The future for an aging, low-income apartment complex that Trammell Crow Co. owns and wants to tear down in favor of retail development may be decided at Wednesday’s council meeting.
Residents of the aging Timber Creek apartments at Northwest Highway and Skillman Street want the city to say no to Trammell Crow’s petition to rezone the property. Trammell Crow wants the property rezoned “regional retail.”
The developer has been a little cagey with exactly what they want to develop on the property, but it is their property. I smell the plot of "Breakin' 3: Electric Boogaloo Returns."
Texas Republican pollster Lance Tarrance was quoted in a story in the Washington Post over the weekend as saying that "this administration may be over. By and large, if you want to be tough about it, the relevancy of this administration on policy may be over." Tarrance was the leading Republilcan pollster in the country in the late 1960s through the 1970s and has been an active Republican ever since he worked in the research division of the Texas Republican Party in the 1960s. He later was President of the Gallup organization. According to the Post, a new poll by Tarrance's current polling organization (RT Strategies) "shows that 59 percent of Americans disapprove of Bush's job performance" while only 36 percent approve.
The Washington Post article reported that "Tarrance said it would be extremely difficult for any president to bounce back this late in his administration and reassert influence on Capitol Hill when his approval rating barely exceeds his party's base of support and half of all adults surveyed said they 'strongly disapprove' of his performance." Tarrance cited the increased opposition to the war in Iraq as a major factor in accounting for the President's loss of support: "We will have a referendum on Iraq for the first time in '06, and the '08 election may be similar. The two elections are going to be relatively bundled together because of Iraq."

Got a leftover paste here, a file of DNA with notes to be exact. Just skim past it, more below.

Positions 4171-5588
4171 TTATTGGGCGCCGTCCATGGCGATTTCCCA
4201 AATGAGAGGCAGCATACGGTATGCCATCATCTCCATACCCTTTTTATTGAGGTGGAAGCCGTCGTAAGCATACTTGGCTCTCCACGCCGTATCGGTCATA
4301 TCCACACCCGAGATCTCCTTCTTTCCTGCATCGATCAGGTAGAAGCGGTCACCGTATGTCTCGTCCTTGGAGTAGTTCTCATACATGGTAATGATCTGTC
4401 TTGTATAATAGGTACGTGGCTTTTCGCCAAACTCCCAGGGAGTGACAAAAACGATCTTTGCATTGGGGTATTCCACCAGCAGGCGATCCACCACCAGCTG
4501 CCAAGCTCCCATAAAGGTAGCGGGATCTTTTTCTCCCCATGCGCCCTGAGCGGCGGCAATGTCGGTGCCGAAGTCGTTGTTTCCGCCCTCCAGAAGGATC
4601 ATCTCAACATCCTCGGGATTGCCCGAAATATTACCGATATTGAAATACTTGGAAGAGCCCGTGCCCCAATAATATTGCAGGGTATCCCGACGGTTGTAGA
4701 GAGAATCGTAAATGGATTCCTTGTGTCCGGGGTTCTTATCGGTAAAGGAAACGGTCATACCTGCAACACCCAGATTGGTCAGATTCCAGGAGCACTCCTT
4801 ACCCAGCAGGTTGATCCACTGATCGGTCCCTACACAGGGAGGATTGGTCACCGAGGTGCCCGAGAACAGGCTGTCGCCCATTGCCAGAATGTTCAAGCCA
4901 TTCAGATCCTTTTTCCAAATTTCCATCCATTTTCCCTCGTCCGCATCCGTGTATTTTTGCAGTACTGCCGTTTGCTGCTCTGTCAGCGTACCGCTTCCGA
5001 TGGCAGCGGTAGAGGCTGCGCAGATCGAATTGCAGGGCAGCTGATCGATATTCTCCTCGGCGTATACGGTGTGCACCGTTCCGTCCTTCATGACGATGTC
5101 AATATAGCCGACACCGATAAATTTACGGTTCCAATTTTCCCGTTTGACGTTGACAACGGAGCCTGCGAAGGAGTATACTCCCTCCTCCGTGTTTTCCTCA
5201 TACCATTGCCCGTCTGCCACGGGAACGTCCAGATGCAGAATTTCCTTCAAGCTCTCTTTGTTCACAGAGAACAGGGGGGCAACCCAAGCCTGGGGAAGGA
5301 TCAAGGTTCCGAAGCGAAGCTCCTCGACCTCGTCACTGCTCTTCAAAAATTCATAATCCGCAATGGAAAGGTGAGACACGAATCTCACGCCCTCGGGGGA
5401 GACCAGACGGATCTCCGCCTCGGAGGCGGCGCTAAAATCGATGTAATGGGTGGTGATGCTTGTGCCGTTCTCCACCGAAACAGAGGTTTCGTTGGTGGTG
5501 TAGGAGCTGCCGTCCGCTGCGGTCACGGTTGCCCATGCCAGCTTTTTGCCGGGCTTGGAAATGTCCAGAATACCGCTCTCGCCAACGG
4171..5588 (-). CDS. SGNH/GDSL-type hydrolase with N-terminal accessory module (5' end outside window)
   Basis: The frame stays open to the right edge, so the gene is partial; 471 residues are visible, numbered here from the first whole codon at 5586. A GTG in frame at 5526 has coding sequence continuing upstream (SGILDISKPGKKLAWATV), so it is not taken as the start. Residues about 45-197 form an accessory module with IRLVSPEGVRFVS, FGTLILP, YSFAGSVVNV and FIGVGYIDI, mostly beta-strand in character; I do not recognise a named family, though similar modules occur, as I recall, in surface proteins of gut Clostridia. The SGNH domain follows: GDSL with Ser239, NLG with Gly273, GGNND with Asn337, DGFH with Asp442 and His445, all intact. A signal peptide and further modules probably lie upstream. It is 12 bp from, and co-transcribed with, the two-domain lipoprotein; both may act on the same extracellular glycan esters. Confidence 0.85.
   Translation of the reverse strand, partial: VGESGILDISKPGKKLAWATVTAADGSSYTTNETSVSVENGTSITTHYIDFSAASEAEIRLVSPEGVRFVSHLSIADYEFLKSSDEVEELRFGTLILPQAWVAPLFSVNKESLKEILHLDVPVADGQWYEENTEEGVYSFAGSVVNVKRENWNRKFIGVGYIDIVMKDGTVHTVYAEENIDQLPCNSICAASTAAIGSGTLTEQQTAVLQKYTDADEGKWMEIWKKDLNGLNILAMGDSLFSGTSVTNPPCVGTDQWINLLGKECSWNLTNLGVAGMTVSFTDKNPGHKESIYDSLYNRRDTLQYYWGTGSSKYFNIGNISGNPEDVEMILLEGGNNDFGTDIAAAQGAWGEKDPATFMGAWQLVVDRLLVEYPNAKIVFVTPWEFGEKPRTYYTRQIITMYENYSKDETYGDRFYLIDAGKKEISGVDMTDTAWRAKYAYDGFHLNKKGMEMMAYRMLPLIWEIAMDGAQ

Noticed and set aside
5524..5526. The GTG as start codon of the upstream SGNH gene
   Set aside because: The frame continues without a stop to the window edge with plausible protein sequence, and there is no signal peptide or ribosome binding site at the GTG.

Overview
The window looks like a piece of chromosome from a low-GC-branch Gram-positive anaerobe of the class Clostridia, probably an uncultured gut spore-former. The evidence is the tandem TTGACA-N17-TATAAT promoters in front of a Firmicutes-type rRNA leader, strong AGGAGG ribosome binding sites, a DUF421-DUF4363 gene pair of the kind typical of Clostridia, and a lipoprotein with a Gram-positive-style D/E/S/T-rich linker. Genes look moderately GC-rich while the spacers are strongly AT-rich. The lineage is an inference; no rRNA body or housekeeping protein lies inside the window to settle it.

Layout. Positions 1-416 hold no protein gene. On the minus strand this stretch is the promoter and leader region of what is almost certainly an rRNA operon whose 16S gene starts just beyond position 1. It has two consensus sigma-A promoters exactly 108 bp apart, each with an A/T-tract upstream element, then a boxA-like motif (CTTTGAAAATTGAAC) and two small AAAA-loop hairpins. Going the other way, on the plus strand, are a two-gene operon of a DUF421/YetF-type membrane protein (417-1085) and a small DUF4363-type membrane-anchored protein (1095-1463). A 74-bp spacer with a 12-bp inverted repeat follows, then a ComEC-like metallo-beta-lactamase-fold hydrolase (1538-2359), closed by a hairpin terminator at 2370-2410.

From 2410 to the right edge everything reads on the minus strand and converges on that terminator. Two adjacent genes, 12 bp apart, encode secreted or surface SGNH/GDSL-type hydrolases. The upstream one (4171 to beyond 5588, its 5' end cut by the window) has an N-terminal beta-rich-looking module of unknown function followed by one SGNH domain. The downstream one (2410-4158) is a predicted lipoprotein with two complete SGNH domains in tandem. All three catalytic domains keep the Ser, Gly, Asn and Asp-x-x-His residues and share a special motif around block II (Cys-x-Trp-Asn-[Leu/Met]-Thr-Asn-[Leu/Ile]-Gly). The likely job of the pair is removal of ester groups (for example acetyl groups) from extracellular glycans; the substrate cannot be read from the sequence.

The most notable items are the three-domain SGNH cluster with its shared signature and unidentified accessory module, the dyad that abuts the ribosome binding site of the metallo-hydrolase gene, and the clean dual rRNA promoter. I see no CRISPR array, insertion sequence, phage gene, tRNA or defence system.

The Tarrance poll comes on the heels of an AP poll Friday which showed that over 30 percent of self-identified conservatives hope that the GOP will lose control of Congress this fall.
Well sorta. And only for juveniles, who don't really count as people. An item on the consent agenda for Wednesday’s city council meeting may amend chapter 31 of the city code to “regulate the possession of graffiti implements commonly used to deface and destroy public and private property.”
This appears to be an adjunct to the city’s crusade to clean up graffiti on public and private buildings, a charge being led by Councilmember Angela Hunt.
Seems a little ominous and a little lazy. After all, spray cans don’t deface buildings – people do. Granted, a 16-year-old with a bag full of spray cans is probably up to no good. But then a 16-year-old walking down the street with a baseball bat may be on his way to a game, or may be on his way to go brain someone. Arresting people for what they might do? Don't seem right.